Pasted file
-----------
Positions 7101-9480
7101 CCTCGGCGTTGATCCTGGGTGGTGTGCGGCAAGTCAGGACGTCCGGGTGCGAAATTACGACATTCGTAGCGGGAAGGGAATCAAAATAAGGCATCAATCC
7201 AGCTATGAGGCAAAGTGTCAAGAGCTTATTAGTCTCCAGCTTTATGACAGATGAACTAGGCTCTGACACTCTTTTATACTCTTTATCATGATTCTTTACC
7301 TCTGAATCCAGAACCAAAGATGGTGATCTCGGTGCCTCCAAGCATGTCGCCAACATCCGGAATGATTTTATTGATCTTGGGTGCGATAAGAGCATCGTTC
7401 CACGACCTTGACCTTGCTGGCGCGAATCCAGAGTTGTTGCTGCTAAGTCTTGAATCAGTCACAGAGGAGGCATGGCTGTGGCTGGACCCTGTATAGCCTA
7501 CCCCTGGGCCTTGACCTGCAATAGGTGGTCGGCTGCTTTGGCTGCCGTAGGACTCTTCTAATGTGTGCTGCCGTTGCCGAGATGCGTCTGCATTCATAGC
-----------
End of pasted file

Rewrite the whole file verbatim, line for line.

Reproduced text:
Positions 7101-9480
7101 CCTCGGCGTTGATCCTGGGTGGTGTGCGGCAAGTCAGGACGTCCGGGTGCGAAATTACGACATTCGTAGCGGGAAGGGAATCAAAATAAGGCATCAATCC
7201 AGCTATGAGGCAAAGTGTCAAGAGCTTATTAGTCTCCAGCTTTATGACAGATGAACTAGGCTCTGACACTCTTTTATACTCTTTATCATGATTCTTTACC
7301 TCTGAATCCAGAACCAAAGATGGTGATCTCGGTGCCTCCAAGCATGTCGCCAACATCCGGAATGATTTTATTGATCTTGGGTGCGATAAGAGCATCGTTC
7401 CACGACCTTGACCTTGCTGGCGCGAATCCAGAGTTGTTGCTGCTAAGTCTTGAATCAGTCACAGAGGAGGCATGGCTGTGGCTGGACCCTGTATAGCCTA
7501 CCCCTGGGCCTTGACCTGCAATAGGTGGTCGGCTGCTTTGGCTGCCGTAGGACTCTTCTAATGTGTGCTGCCGTTGCCGAGATGCGTCTGCATTCATAGC